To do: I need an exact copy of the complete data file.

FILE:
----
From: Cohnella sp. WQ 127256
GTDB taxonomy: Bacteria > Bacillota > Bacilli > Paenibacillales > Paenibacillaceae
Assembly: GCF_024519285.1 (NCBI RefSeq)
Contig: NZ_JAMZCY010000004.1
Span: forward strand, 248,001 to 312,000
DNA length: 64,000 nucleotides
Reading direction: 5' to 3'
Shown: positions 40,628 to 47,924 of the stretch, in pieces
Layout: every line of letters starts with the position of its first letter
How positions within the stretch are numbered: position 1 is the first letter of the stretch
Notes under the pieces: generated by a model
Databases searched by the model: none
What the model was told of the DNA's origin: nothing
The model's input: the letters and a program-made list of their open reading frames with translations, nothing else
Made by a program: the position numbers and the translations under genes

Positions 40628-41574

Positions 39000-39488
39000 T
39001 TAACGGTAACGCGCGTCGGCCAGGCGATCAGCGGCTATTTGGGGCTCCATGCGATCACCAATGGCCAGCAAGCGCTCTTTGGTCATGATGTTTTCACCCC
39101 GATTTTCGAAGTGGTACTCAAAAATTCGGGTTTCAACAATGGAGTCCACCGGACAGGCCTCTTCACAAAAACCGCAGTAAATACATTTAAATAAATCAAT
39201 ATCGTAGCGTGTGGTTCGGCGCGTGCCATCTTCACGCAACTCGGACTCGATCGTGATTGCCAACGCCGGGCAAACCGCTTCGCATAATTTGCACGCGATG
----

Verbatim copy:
From: Cohnella sp. WQ 127256
GTDB taxonomy: Bacteria > Bacillota > Bacilli > Paenibacillales > Paenibacillaceae
Assembly: GCF_024519285.1 (NCBI RefSeq)
Contig: NZ_JAMZCY010000004.1
Span: forward strand, 248,001 to 312,000
DNA length: 64,000 nucleotides
Reading direction: 5' to 3'
Shown: positions 40,628 to 47,924 of the stretch, in pieces
Layout: every line of letters starts with the position of its first letter
How positions within the stretch are numbered: position 1 is the first letter of the stretch
Notes under the pieces: generated by a model
Databases searched by the model: none
What the model was told of the DNA's origin: nothing
The model's input: the letters and a program-made list of their open reading frames with translations, nothing else
Made by a program: the position numbers and the translations under genes

Positions 40628-41574

Positions 39000-39488
39000 T
39001 TAACGGTAACGCGCGTCGGCCAGGCGATCAGCGGCTATTTGGGGCTCCATGCGATCACCAATGGCCAGCAAGCGCTCTTTGGTCATGATGTTTTCACCCC
39101 GATTTTCGAAGTGGTACTCAAAAATTCGGGTTTCAACAATGGAGTCCACCGGACAGGCCTCTTCACAAAAACCGCAGTAAATACATTTAAATAAATCAAT
39201 ATCGTAGCGTGTGGTTCGGCGCGTGCCATCTTCACGCAACTCGGACTCGATCGTGATTGCCAACGCCGGGCAAACCGCTTCGCATAATTTGCACGCGATG